Action Project

Cardinal View: Civic engagement is more than presidential voting

With primary season in full swing, students should turn their attention to local elections.

With primary season in full swing, students should turn their attention to local elections.

Image By: Wil Gibb and Wil Gibb

Election season is once again upon us.

We’ve been inundated with presidential election coverage since last summer and have seen a particularly volatile cycle unfold over the past several months. Candidates on both sides have appealed to populist sentiments, and there has been no shortage of personal attacks between potential nominees.

There is a certain aura of discontent surrounding this election, especially among young voters who have grown disgruntled with establishment politics and radical alternatives. Make no mistake, however—a prevailing sense of political skepticism is no excuse not to vote.

Population changes in the U.S. have made the youth vote an essential portion of the national electorate. A 2013 report by the Pew Research Center projects millennials, defined as those between the ages of 18 and 33, will make up 36.5 percent of the electorate by 2020, an increase from their 25.5 percent share in 2013.

Both political parties are looking for new ways to appeal to our growing age demographic. Whether these tactics have been successful so far is up for debate, but it’s clear politicians will need to place greater emphasis on issues we find important in the coming years, since our vote will have a powerful impact on who holds office.

However, while presidential elections may inspire many of us to become politically engaged, true political engagement does not come once every four years.

“The farther the distance in terms of federal level, the farther the distance in terms of people’s capacities to affect anything,” said Connie Flanagan, a professor in the School of Human Ecology whose research specializes in youth political participation.

In other words, city, county and state politicians have far greater influence on localized aspects of certain issues than the president. Voting consistently at these levels ensures that we elect officials who have much more direct effect on our daily lives.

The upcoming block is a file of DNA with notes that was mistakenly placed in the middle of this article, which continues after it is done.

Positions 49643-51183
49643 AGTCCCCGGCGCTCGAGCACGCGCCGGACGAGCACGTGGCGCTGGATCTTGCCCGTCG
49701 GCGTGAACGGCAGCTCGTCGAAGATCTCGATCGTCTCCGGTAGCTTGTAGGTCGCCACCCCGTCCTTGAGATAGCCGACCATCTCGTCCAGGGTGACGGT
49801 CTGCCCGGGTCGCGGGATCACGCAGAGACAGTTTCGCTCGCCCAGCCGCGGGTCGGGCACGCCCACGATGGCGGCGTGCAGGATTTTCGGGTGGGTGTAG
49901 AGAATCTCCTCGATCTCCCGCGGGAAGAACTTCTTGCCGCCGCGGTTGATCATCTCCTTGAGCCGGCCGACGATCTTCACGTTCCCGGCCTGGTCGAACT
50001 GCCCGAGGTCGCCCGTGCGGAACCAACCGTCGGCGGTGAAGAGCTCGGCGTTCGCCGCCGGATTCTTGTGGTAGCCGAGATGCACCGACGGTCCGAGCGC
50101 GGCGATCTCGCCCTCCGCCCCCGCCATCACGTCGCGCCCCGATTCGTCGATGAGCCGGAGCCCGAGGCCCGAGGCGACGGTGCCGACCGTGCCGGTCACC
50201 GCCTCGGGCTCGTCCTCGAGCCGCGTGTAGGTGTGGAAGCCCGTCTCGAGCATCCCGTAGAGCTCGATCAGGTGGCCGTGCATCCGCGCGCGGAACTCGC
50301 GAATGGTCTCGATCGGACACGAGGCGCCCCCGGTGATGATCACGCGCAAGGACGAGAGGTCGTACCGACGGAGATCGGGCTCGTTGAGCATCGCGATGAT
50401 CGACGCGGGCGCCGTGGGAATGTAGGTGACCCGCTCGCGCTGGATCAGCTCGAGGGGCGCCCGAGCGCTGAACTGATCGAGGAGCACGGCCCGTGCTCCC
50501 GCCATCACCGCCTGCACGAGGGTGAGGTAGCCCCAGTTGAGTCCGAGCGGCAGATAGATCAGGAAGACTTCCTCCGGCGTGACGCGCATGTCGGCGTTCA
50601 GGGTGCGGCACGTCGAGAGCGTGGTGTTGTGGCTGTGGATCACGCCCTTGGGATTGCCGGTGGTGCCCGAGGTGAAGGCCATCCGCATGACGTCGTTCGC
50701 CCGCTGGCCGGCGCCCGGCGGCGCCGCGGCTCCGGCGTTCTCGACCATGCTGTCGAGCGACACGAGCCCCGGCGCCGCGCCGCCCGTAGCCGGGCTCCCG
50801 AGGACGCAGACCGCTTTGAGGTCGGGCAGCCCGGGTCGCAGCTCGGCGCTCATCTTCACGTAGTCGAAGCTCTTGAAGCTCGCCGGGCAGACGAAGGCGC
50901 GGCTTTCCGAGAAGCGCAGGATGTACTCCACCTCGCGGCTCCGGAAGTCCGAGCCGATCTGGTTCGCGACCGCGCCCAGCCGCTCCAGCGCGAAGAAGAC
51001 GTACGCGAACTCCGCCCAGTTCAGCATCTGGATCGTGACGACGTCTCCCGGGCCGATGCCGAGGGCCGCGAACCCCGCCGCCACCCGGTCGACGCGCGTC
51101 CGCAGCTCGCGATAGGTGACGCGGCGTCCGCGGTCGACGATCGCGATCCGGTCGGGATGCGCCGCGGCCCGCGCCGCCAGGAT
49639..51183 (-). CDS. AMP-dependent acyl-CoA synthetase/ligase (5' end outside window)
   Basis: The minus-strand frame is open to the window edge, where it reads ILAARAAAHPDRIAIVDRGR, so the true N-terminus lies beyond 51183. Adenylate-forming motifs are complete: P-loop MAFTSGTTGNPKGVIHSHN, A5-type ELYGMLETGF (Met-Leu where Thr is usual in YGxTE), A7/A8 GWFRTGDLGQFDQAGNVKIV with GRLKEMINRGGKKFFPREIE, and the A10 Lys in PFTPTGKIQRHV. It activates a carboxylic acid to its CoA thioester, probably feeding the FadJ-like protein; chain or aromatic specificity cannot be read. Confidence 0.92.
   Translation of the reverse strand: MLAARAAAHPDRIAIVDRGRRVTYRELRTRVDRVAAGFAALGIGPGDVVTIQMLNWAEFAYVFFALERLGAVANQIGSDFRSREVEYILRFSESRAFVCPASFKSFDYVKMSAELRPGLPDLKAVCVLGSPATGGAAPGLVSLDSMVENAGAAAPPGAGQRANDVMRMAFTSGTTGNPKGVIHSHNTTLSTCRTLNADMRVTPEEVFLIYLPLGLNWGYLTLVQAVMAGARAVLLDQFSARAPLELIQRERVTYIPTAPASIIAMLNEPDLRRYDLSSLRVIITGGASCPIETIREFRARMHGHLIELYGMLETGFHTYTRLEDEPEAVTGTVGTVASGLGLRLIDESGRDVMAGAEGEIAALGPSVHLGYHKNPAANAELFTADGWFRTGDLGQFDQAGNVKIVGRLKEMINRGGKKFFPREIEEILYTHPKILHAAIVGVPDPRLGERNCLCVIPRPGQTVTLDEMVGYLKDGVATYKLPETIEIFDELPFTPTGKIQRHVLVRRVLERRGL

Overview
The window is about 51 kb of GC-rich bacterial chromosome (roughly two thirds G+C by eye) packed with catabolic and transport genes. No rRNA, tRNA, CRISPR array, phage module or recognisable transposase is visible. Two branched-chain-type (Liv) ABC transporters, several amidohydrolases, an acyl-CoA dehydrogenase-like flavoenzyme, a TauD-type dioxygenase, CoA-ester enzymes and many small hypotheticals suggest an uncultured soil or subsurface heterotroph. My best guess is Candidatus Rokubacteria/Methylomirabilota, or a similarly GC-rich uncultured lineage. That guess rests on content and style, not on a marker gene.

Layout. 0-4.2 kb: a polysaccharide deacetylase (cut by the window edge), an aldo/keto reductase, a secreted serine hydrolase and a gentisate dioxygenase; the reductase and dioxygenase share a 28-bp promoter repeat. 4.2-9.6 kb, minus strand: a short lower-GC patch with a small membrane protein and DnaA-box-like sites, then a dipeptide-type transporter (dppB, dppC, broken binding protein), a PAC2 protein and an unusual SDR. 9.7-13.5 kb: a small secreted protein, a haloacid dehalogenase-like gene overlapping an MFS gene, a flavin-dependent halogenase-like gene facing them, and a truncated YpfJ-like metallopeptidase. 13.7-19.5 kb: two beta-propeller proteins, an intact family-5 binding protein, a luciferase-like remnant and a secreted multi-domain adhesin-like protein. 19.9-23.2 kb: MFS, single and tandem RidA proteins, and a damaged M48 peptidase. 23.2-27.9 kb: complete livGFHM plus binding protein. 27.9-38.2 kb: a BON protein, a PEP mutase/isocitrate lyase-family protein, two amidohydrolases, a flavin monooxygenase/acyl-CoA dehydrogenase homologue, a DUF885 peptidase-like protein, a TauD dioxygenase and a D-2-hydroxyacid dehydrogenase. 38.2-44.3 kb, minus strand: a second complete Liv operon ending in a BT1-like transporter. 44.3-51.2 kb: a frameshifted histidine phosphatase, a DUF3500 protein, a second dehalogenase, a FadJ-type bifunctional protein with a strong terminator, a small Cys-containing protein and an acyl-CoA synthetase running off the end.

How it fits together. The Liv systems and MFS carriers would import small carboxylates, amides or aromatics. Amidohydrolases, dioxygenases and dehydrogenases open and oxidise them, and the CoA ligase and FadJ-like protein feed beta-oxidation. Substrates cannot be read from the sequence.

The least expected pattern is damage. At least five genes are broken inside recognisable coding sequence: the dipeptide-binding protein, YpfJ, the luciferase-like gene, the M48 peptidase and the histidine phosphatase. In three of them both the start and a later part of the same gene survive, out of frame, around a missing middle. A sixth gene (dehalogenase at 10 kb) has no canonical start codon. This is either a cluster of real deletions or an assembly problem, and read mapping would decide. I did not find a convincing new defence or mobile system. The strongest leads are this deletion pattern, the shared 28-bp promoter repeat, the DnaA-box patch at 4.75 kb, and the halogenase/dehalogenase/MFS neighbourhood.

National elections are easier to participate in. The candidates are more well-known and media coverage is far more salient. Voting in local elections requires some motivation to educate ourselves about these races.

However, the trade-off is worth it. Looking at our Facebook and Twitter feeds, many of our friends may blame national politics for local issues. Taking action in local elections can alleviate this divide and move us away from the passive, armchair activism of social media.

Certainly social media has given youth voters a valuable trove of information, one that is accessible at our fingertips. It’s a conversation we can easily participate in to voice our opinions. But being politically active on social media and not following through with voting creates a huge disconnect.

“Voting is where you actually have some power over the people that represent us,” said political science professor Kathy Cramer. “You can write all the letters and emails and tweets you want, but the thing that actually gets elected officials to behave in a certain way is voting them in or out of office.”

While this premise seems obvious, our generation has not acted on it in recent years. Less than 25 percent of eligible voters age 18-29 participated in the 2010 and 2014 midterms, according to a 2014 NPR article. Even in the presidential election years of 2008 and 2012, the same age group only voted at a 52 percent and 45 percent rate, respectively.

Still, there is reason to believe young voters will soon become much more active at the polls. Historically, more people vote as they get older and realize all the nuanced ways government affects their lives. Even when baby boomers first became eligible, they turned out at essentially the same rate as millennials currently do. Baby boomers now participate at about a 67 percent rate in recent presidential elections.

But there’s no reason to wait until we’re older to vote. We will feel the biggest effects of long-term political change, change that is gradually taking place now at multiple levels of government.

Millennials have shown a penchant for protest and demonstration, building on themes of political activism of generations before us. We have taken it a step further by using social media to mobilize and spread the word regarding certain issues.

Now, we need to make our voices heard at the ballot box. Other forms of civic engagement do no good if we are not making the effort to vote. Our commitment to politics cannot afford to die this November when the new president is elected, and keeping it alive starts with the simple act of casting votes.

“You have to exercise this right because there’s all kinds of forces that are trying to take it away,” Cramer said. “This is yours, exercise it, otherwise it’s going to be gone.”

How do you feel about voting in the upcoming election? Do students need to focus on local elections first? Send all comments and concerns to

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